The streaming service has served up something truly chilling with this one.

The Hole in the Ground ending has had some scratching their heads, so let’s get it explained, shall we!

The festive season may be in full swing, but that won’t stop us from enjoying a good horror film. There have been some pretty terrific ones this year, from Ari Aster’s disturbing break-up movie Midsommar to the deeply unsettling Daniel Isn’t Real

However, Netflix has also offered genre fans something to digest, including the likes of Eli, In the Tall Grass and more. 

Now, it can sometimes be a little tricky with horror, as we all want something we haven’t seen before, but often what we get feels recycled. This isn’t always a bad thing. If it’s familiar, but done very well all the same, then we’re left satisfied in the end. 

Let’s talk The Hole in the Ground… 

Netflix: The Hole in the Ground 

The Hole in the Ground is the directorial feature debut of Lee Cronin, who has previously helmed such shorts as Wilbur & Anto, Through the Night, Billy & Chuck, Ghost Train and two episodes of the TV series The Masterplan

As far as debuts go, this one is rather impressive. 

Along with directing duties, he wrote the script alongside Stephen Shields, telling the tale of a mother swamped with doubt. Sarah (played by Seána Kerslake) and her son Chris (James Quinn Markey) are living in the Irish countryside, but she soon begins to suspect that her son is not what he seems – in fact, he may not be her son at all. 

Could his curious and bizarre behaviour be linked to the sinkhole situated in the neighbouring woods?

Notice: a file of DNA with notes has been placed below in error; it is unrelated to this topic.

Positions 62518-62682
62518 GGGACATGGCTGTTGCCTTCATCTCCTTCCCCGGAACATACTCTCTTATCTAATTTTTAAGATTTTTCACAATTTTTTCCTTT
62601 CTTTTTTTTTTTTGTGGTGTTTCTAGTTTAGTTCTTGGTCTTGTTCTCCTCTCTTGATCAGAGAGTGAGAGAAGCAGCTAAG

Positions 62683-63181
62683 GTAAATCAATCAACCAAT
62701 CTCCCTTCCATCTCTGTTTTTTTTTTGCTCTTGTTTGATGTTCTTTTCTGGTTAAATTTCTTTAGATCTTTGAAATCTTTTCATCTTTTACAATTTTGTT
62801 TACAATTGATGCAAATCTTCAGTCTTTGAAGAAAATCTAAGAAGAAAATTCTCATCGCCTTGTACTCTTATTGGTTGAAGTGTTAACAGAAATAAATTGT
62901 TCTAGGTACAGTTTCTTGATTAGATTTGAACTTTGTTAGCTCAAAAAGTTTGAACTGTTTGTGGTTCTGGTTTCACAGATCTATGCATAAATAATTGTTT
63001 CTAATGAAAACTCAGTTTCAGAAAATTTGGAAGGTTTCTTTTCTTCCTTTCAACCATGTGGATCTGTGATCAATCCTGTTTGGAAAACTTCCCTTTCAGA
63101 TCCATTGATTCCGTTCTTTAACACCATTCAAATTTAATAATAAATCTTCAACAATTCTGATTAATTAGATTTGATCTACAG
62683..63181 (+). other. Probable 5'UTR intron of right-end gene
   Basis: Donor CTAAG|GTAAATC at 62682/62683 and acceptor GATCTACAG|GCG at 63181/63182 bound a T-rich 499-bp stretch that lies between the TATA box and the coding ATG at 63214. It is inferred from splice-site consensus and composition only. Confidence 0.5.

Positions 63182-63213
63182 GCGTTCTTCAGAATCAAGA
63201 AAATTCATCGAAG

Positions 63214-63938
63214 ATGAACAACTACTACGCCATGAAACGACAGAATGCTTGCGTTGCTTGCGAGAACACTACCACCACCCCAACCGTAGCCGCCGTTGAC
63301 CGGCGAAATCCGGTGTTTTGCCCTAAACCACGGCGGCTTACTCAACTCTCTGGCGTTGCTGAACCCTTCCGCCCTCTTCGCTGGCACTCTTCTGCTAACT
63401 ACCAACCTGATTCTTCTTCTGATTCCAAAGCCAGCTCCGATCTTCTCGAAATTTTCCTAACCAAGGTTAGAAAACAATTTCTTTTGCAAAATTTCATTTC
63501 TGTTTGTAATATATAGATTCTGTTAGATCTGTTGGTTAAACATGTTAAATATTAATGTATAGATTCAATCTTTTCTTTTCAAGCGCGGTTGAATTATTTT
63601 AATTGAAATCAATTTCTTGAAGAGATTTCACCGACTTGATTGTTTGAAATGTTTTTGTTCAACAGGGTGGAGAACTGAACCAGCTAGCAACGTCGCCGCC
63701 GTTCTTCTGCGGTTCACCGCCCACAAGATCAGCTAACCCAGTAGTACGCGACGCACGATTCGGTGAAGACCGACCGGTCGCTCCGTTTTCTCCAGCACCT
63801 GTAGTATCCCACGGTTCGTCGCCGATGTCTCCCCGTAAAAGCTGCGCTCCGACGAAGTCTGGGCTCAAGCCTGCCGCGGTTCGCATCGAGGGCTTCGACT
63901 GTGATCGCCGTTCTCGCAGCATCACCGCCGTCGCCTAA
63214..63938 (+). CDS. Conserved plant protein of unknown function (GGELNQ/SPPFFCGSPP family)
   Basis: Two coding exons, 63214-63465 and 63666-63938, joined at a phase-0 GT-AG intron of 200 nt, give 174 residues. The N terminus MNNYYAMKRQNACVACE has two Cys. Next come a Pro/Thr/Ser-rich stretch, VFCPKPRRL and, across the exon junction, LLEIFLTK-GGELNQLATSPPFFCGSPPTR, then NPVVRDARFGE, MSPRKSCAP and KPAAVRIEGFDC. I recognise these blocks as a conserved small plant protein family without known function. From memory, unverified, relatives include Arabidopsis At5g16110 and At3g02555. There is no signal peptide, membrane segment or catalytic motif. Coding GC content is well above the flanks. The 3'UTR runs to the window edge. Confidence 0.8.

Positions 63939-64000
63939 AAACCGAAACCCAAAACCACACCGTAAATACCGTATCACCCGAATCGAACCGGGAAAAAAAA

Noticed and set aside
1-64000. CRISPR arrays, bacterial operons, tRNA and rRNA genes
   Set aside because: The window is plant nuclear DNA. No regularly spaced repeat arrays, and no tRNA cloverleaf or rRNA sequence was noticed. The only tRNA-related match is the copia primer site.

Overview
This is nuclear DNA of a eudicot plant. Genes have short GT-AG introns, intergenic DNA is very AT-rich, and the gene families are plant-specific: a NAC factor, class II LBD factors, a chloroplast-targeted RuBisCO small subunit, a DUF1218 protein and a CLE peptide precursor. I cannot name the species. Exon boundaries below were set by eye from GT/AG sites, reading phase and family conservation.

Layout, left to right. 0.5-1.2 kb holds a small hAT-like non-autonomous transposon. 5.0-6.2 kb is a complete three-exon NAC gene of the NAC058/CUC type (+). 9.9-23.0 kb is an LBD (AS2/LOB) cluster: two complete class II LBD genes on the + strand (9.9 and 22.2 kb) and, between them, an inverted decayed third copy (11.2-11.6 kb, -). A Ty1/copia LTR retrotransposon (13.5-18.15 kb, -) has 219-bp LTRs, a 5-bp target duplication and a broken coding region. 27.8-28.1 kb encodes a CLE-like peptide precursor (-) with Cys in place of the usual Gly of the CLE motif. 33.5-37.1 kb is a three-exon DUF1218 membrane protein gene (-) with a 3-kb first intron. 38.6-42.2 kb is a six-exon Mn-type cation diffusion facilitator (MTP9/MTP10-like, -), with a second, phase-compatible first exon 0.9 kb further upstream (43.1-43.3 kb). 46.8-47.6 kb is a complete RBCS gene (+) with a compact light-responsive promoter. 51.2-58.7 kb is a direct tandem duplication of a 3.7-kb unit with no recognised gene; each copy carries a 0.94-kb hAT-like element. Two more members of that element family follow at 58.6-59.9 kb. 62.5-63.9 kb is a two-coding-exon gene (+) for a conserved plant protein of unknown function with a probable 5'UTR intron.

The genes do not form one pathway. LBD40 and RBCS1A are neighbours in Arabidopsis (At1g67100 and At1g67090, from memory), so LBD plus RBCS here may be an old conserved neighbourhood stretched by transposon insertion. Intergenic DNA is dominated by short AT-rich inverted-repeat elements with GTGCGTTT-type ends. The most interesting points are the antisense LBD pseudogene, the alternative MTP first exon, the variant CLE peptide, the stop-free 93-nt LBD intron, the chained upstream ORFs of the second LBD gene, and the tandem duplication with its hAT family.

The Hole in the Ground: Let’s talk the ending

As events take a turn for the worst, Sarah concludes that the boy in the house is, in fact, her son’s Doppelgänger – a changeling, or a mysterious double. 

It tries to kill her, but she manages to trap the creature in the basement and heads for the door. Arriving at the sinkhole, she ventures in to discover her suspicions were justified and her son is there. She rescues him and sets fire to the house with the entity inside. 

Hoping all is settled, the family move to the city to begin a new life. However, when she takes a picture of her son riding his bike outside, his face in the image is blurry. 

Roll credits. 

The Hole in the Ground ending explained

Firstly, it’s worth confirming that the boy at the end of the film is not her son. It’s not over. 

“How can that be?” you may ask. Well, the false boy living in her home is an entity we cannot truly understand, and perhaps the sinkhole is a magic hat of some sorts. It’s not so bizarre to conclude that more than one rabbit was pulled. 

When she leaves the boy in the basement, the boy she finds in the sinkhole may just have been an extension of the being she has trapped. 

The fate of her real son is left uncertain in the film’s departing images. What truly happened to him is left ambiguous, but after the rescue is proven to be in vain, then we are left with the feeling that he’ll never be recovered, and that Sarah is still in great danger. 

In other news, get to know the cast of Merry Happy Whatever.